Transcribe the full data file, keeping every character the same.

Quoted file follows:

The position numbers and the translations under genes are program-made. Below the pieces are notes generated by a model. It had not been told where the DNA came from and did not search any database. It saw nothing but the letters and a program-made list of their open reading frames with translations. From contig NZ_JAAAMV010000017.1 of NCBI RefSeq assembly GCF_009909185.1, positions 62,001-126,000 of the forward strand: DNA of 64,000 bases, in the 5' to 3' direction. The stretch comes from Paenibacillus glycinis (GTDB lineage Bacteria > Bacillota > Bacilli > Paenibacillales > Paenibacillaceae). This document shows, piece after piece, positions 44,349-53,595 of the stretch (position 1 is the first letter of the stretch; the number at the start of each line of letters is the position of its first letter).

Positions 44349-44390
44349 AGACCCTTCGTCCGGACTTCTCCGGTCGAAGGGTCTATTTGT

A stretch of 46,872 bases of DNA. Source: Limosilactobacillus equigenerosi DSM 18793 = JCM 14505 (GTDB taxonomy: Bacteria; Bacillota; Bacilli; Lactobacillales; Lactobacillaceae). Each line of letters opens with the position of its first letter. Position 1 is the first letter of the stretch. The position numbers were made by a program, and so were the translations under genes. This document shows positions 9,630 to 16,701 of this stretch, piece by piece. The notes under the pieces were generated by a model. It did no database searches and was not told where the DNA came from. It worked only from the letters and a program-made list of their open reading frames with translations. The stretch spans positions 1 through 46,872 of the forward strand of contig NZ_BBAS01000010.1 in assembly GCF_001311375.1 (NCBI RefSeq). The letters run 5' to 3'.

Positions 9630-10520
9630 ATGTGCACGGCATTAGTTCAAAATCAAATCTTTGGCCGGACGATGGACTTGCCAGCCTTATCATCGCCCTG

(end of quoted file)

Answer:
The position numbers and the translations under genes are program-made. Below the pieces are notes generated by a model. It had not been told where the DNA came from and did not search any database. It saw nothing but the letters and a program-made list of their open reading frames with translations. From contig NZ_JAAAMV010000017.1 of NCBI RefSeq assembly GCF_009909185.1, positions 62,001-126,000 of the forward strand: DNA of 64,000 bases, in the 5' to 3' direction. The stretch comes from Paenibacillus glycinis (GTDB lineage Bacteria > Bacillota > Bacilli > Paenibacillales > Paenibacillaceae). This document shows, piece after piece, positions 44,349-53,595 of the stretch (position 1 is the first letter of the stretch; the number at the start of each line of letters is the position of its first letter).

Positions 44349-44390
44349 AGACCCTTCGTCCGGACTTCTCCGGTCGAAGGGTCTATTTGT

A stretch of 46,872 bases of DNA. Source: Limosilactobacillus equigenerosi DSM 18793 = JCM 14505 (GTDB taxonomy: Bacteria; Bacillota; Bacilli; Lactobacillales; Lactobacillaceae). Each line of letters opens with the position of its first letter. Position 1 is the first letter of the stretch. The position numbers were made by a program, and so were the translations under genes. This document shows positions 9,630 to 16,701 of this stretch, piece by piece. The notes under the pieces were generated by a model. It did no database searches and was not told where the DNA came from. It worked only from the letters and a program-made list of their open reading frames with translations. The stretch spans positions 1 through 46,872 of the forward strand of contig NZ_BBAS01000010.1 in assembly GCF_001311375.1 (NCBI RefSeq). The letters run 5' to 3'.

Positions 9630-10520
9630 ATGTGCACGGCATTAGTTCAAAATCAAATCTTTGGCCGGACGATGGACTTGCCAGCCTTATCATCGCCCTG